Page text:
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NHS fuels future private health

NHS patients may provide more of the bread and butter business for private healthcare providers in the future

If the NHS achieves its goal of cutting waiting times by 2008, private hospitals could be treating 150,000 fewer private patients a year by 2010, according to a new study for the Healthcare Commission. This is because, as NHS waiting times fall over the five-year period, the number of private patients willing to pay for treatment is expected to drop by 30 per cent. The number of people taking out private medical insurance is also due to drop by 15 per cent.

However, it is estimated that private hospitals will be treating approximately 640,000 NHS patients each year by 2010 - a rise of almost 500,000 compared with today's figures - as NHS patients are given more choice about where they receive non-emergency treatment.

Patients will be offered a choice of where they want to be treated from the end of this year. Many are expected to opt for treatment in private hospitals as currently they have lower rates of infection than those in the public sector.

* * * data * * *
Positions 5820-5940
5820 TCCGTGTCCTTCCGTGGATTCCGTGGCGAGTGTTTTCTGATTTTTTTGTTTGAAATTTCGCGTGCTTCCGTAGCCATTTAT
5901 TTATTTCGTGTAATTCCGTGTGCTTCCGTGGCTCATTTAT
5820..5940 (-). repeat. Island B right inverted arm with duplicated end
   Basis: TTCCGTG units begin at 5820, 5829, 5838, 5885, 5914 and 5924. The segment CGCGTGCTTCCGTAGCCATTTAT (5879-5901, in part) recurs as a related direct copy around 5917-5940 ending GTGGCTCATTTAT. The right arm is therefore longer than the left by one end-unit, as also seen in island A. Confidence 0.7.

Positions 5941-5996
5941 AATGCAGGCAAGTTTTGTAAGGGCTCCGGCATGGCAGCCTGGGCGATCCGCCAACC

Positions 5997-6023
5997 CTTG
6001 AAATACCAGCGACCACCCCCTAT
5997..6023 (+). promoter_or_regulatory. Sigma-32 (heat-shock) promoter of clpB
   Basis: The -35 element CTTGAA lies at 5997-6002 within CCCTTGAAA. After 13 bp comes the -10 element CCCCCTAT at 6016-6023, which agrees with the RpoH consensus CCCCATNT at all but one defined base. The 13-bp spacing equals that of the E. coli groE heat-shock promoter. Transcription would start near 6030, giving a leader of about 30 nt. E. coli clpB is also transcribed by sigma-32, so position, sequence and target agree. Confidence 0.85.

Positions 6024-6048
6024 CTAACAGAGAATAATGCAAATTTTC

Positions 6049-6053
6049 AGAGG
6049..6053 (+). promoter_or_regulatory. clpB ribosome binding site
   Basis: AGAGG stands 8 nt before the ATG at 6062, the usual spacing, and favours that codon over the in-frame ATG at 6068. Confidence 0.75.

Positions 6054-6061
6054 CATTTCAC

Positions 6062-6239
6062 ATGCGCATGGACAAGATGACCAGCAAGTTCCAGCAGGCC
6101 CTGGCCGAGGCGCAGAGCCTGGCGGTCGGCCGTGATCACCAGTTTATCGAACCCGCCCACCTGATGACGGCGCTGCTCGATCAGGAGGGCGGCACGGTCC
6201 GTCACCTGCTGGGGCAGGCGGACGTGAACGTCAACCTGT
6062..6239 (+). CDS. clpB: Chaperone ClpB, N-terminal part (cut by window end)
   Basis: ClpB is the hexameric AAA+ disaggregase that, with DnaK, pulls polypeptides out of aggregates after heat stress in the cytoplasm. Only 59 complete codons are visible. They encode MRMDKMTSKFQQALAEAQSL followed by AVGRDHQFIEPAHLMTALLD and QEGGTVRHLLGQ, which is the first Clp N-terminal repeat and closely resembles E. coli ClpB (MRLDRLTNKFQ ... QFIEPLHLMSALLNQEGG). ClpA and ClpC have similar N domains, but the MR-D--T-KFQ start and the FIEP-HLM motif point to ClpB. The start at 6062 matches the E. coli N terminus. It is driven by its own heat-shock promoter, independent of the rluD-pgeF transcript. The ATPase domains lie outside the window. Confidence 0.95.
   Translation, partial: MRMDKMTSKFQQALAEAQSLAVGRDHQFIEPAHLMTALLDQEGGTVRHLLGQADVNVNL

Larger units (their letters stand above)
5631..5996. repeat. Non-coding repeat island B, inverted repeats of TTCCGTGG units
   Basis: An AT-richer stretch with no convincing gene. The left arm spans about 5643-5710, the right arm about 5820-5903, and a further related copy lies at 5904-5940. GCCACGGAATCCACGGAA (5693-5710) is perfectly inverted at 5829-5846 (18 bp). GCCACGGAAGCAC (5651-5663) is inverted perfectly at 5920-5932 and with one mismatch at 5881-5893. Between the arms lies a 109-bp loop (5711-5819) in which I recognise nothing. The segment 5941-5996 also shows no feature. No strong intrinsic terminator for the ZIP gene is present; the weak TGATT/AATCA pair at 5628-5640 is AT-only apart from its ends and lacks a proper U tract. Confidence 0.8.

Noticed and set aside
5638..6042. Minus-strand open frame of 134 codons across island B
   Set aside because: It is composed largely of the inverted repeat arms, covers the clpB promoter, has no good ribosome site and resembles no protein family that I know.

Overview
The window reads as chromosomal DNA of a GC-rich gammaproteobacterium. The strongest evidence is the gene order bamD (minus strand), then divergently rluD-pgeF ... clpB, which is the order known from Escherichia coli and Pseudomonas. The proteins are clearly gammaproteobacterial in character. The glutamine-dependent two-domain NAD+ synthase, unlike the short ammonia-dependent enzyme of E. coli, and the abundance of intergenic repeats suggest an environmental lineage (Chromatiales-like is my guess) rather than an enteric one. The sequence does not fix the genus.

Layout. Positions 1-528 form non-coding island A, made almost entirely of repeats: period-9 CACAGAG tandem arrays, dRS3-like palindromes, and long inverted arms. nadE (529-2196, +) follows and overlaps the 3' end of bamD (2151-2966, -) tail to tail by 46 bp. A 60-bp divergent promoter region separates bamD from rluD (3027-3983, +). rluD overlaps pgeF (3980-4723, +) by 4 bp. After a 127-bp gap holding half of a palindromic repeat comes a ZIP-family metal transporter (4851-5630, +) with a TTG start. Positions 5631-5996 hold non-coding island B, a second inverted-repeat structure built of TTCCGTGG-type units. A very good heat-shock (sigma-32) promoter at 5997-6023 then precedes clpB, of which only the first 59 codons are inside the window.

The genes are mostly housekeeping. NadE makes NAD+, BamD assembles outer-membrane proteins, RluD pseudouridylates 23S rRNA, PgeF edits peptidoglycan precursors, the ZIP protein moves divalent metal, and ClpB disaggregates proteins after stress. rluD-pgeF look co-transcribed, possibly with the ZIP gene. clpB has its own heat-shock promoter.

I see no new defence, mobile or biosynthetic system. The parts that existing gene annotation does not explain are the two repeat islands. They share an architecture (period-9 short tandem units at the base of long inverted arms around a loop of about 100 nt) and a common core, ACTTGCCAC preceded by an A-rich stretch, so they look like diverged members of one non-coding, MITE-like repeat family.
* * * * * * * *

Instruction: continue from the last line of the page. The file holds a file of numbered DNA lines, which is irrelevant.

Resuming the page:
Change of plan

The enormous changes in healthcare, including moves to give patients a choice of where they are treated, new technology and an increase in the number of services being provided outside the traditional hospital environment, have resulted in a rethink about private finance initiatives (PFI).

Secretary of State for Health, Patricia Hewitt, has hinted that there will be far fewer big hospitals built under PFI, while Bob Ricketts, head of capacity planning at the Department of Health, said that the NHS needs more ìcheap and cheerfulî buildings with a life span of five to 10 years, not unwanted ìmonumentsî on a 30-year PFI contract.

Hewitt said that although PFI has provided a ìonce-in-a-lifetime chance to modernise the fabric of our hospitalsÖ we are all becoming increasingly aware of the enormous changes in healthcare and the opportunities being created by new technologyî.

While she admitted that acute services could only be offered at large hospitals, Hewitt said that quite a lot of diagnostics could be carried out in the primary care sector.

The NHS has opened 50 schemes for PFI hospitals and another 80 are in the pipeline. However, the cost of negotiating PFI contracts mean that the system is uneconomical for smaller projects. The Treasury has almost completely ruled out PFI for projects with a cost of less than £20m.

30th September 2008

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